6. Love Is Love (Featuring Nature and Half-A-Mil)
Produced By: Goldfinga and Gucci Jones, Co-Produced By: AZ

Pretty good collaboration right here. It also did not wear out its welcome hitting the 5 minute mark.
*4 out of 5*

7. The Pay Back
Produced By: Goldfinga and Gucci Jones

AZ brings out the gangster side, almost in a storytelling vibe. The samples from the "Hoodlum" movie, my 10th favorite movie of all time, were a good touch.
*4 out of 5*

8. Just Because
Produced By: LES

In an issue of The Source magazine in '98 (sometime between March and May), they reviewed this album (giving it a low 3 or 3.5 I believe) and when referring to this song, the reviewer stated that if it was played it the club, people would just "hold up the walls" and not really give it the time of day. While I wouldn't go that far, it's a decent song, aimed squarely at a spot on the radio which it didn't get.
*3 out of 5*

Produced By: Poke & Tone (Track Masters)

Everyone knew that AZ borrowed this nickname from the character of the same name in the "Scarface" movie, but he would later reveal that for him it stood for "Save Our Streets AZ." Either way, I couldn't wait to hear this one, largely because of the "connection" with my #1 favorite movie of all time, and it's dope of course.
*4 out of 5*

10. It's A Boy Thing
Produced By: Poke & Tone (Track Masters)

Appropriately titled, decent song, nothing more or less.
*3 out of 5*

11. Pieces Of A (Black) Man
Produced By: Poke & Tone (Track Masters)

This is not quite the introspective song you may think it is, which is no knock on it. As the title track, it's a standout on its own.
*4 out of 5*

12. Last Dayz (Featuring Monifah)
Produced By: Kenny Smoove, Co-Produced By: Darryl "88" Young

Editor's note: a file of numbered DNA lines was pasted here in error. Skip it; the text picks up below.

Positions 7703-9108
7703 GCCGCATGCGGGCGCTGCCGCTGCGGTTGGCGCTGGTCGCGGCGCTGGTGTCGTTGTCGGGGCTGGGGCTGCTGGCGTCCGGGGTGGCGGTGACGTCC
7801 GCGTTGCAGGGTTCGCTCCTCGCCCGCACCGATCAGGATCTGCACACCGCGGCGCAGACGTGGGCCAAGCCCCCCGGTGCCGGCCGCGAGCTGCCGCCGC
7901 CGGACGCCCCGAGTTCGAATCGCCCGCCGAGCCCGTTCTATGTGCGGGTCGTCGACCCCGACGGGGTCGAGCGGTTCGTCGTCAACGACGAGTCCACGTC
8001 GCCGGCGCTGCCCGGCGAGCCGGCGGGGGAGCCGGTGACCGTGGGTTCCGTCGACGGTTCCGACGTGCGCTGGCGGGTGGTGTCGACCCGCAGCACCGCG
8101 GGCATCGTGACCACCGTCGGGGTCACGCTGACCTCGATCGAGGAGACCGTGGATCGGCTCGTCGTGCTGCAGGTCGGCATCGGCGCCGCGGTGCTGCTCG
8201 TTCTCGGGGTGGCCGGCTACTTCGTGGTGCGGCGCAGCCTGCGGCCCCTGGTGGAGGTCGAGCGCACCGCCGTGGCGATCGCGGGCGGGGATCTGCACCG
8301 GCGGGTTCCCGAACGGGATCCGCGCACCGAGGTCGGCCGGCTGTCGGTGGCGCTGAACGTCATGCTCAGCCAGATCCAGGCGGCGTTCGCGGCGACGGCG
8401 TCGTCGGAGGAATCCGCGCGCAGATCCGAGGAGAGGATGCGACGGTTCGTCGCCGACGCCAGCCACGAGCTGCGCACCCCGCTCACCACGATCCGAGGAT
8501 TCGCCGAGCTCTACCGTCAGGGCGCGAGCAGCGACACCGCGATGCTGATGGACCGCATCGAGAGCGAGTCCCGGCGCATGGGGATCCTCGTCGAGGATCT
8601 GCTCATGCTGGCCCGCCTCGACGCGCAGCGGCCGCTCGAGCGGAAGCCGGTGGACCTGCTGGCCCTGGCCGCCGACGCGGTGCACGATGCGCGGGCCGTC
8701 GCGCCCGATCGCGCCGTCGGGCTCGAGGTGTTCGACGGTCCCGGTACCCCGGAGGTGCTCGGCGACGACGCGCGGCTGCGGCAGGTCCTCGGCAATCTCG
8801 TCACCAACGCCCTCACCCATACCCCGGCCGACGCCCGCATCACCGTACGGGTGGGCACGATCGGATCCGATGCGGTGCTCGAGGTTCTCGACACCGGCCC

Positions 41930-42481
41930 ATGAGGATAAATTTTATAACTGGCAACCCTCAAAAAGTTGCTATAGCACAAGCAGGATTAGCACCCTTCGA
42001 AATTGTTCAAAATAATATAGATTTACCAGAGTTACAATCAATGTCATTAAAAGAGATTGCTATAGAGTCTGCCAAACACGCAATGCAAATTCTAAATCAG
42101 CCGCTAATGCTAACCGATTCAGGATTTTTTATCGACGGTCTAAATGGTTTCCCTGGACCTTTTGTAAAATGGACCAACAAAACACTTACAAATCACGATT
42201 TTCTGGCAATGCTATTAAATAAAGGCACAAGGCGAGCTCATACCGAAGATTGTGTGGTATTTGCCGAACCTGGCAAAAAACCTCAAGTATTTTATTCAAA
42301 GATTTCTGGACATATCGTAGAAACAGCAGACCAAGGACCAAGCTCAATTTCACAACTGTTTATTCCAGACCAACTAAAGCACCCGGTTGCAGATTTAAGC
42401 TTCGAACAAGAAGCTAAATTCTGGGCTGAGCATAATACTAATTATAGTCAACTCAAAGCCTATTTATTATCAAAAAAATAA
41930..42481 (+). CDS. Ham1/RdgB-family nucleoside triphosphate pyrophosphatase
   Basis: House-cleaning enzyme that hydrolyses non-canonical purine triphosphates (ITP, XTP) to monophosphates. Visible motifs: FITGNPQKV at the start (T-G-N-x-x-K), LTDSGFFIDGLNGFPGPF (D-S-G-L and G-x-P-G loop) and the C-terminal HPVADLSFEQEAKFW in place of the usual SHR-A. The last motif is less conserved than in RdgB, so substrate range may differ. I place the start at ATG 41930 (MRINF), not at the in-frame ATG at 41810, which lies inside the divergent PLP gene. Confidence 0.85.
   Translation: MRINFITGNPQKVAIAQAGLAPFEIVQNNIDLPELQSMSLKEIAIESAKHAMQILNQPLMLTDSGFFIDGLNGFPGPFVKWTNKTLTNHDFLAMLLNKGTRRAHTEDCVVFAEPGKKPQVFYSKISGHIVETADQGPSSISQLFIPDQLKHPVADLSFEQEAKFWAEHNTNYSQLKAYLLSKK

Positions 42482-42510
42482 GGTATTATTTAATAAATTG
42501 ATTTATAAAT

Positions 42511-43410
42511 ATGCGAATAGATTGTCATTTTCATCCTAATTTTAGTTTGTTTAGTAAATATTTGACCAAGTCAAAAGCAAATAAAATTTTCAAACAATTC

Life, in and outside of the struggle, was real back in '98 and that's certainly the case today in 2014. GOOD stuff here.
*4 out of 5*

13. Whatever Happened (The Birth)
Featuring and produced by The RZA

"Whatever happened to the realness from back in the past" 

Regarding hip hop in it's current state, I can ask this question over and over again, but other than that, AZ and RZA drop a few gems here, definitely another one of the album's highlights.
*4 out of 5*

14. Trial Of The Century
Additional Vocals By: Foxy Brown and Panama PI
Produced By: Nashiem Myrick

If this song was heading towards an epic or something, it really missed the mark (complete with a "shake your head" worthy hook). This ultimately sound like a song that was intended for the Firm album but got cut for obvious reasons.
*2.5 out of 5*

15. Betcha Don't Know
Additional Vocals By: Keanna Henson
Produced By: Tony Dofat

Much like "What's The Deal," this was a smooth track, not necessarily for the ladies this time around. It was a nice way to close the album.
*4 out of 5*

For starters, I almost went back and forth on the rating, but I settled in with a strong 4 star rating. It's a little more fast paced than "Doe Or Die," but overall it's not better. In my opinion, it's his most underrated album, and unfortunately it was highly slept on when it came out in 1998. Why? Well, certainly a lack of hype and promotion had its effects (as compared to his debut), plus "Hey AZ" was derailed as the album's first single and it really could've been as big as "Sugar Hill" if not bigger. He wouldn't release another album until 2001's "9 Lives," which is also likely due for a revisit. The excellent "Pieces Of A Man," much like the rest of his body of work, continuously confirms why he remains one of hip hop's most underrated MCs ever.